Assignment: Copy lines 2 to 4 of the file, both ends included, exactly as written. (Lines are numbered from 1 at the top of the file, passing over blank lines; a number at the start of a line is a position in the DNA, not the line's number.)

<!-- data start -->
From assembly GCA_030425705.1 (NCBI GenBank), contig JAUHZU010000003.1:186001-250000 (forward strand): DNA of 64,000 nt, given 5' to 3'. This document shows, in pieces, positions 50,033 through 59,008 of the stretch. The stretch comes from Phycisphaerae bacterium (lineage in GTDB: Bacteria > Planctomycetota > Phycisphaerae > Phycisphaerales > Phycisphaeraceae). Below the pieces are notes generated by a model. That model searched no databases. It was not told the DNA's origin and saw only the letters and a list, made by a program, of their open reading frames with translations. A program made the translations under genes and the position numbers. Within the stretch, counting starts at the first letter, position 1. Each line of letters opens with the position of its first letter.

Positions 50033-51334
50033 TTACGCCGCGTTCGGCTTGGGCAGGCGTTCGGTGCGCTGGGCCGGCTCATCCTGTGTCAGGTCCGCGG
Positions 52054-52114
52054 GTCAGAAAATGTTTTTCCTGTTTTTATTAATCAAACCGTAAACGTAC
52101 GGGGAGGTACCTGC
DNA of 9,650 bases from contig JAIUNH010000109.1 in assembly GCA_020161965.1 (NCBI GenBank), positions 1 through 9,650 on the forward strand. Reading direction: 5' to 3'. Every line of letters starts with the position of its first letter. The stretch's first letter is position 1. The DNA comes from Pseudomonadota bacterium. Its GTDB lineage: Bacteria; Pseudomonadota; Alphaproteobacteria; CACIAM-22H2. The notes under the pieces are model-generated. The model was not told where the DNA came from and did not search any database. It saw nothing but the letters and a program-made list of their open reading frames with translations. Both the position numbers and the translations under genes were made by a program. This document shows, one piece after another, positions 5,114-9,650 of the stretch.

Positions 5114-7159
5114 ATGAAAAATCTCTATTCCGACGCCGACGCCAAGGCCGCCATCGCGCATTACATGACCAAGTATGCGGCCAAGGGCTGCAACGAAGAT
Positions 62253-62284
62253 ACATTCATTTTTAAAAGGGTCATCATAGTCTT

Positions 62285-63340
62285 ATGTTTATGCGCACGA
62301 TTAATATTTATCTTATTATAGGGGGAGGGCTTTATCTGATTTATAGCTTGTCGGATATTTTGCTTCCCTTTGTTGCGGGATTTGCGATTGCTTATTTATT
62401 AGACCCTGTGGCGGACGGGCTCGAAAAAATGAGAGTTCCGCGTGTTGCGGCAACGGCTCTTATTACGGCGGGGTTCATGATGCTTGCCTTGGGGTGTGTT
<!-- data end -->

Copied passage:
Positions 50033-51334
50033 TTACGCCGCGTTCGGCTTGGGCAGGCGTTCGGTGCGCTGGGCCGGCTCATCCTGTGTCAGGTCCGCGG
Positions 52054-52114